We’ve previously talked about how automatic car washes can damage your cars paintwork. As such, that is our first bit of advice; don’t use an automatic car wash.
It is extremely easy to minimise and prevent installing scratches and swirls in your cars paintwork. Please note that it is not possible to never have any scratches or marring in the paint, but by following these steps you can help prevent the majority of them from appearing. Swirls are a pretty big problem since they are basically circular scratches. In general, it is much easier to remove a straight scratch than a circular one.
The first step is to make sure that as much loose dirt and debris as possible is removed from the car. There are two options for this, a hose/pressure washer or a pre-wash.
1) Hose/pressure washer for swirl and scratch prevention.
If there is only a light layer of dirt and road grime on your car, then it should be more than enough to rinse the car off with your hose or pressure washer. This will safely let the loose dirt and grime roll off the car without you having to put your wash mitt anywhere near it (more on that below). After this, you’ll then be able to move onto a pre-wash.
If you live an an apartment building, it can be tough to do this. However, the Worx Hydroshot is a great way to clean off your car when you don’t have access to a hose.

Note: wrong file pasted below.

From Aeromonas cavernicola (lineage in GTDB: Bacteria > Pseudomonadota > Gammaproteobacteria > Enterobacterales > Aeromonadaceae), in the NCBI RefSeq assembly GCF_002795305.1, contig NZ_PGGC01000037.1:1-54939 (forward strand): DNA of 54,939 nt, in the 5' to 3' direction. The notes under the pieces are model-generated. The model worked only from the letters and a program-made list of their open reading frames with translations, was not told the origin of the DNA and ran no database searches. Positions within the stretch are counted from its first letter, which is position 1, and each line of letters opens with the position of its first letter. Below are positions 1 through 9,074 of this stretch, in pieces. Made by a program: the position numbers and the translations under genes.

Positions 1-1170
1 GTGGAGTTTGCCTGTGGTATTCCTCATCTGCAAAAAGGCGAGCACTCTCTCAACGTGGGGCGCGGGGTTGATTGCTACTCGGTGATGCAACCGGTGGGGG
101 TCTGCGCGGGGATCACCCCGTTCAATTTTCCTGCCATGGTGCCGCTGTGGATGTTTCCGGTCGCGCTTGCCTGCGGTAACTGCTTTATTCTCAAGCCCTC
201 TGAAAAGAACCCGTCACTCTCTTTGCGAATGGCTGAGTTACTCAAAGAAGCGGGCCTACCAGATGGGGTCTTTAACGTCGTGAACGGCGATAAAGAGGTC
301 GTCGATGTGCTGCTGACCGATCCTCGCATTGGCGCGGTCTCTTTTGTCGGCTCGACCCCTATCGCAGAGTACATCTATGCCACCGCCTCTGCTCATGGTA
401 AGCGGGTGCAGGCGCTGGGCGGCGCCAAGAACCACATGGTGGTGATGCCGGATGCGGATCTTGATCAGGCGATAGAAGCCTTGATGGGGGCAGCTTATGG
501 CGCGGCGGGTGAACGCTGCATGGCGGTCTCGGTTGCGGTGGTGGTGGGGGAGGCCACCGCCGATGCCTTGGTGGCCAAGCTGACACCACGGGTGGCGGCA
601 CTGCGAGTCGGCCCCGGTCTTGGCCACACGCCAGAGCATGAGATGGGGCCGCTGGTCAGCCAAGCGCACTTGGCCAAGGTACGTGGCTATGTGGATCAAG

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2) Using a pre-wash to safely remove excessive loose dirt
There will be times that there is a large degree of road dirt and grime on your paintwork that a hose/pressure washer won’t be able to remove on its own. This normally takes place if you’ve went off roading with your car and it is caked in mud and dirt. Similarly, during the winter months it is very tough to wash your car due to the poor weather. As such, layers of dirt will accumulate on it and if you go straight to washing it, it’ll mar and scratch the paint. Therefore, a prewash is required to safely and effectively remove any dirt before you make an contact with it.
There are a variety of prewash products on the market. It is best to opt for a pH neutral formulation. The reason for this is that it won’t cause any damage to any sealants or waxes that are still present on the car. Also, it is best to avoid any prewash products that have strong colours in them. This is due to the fact that some brightly coloured prewashes can stain trims and alloy wheels if they are left on for too long.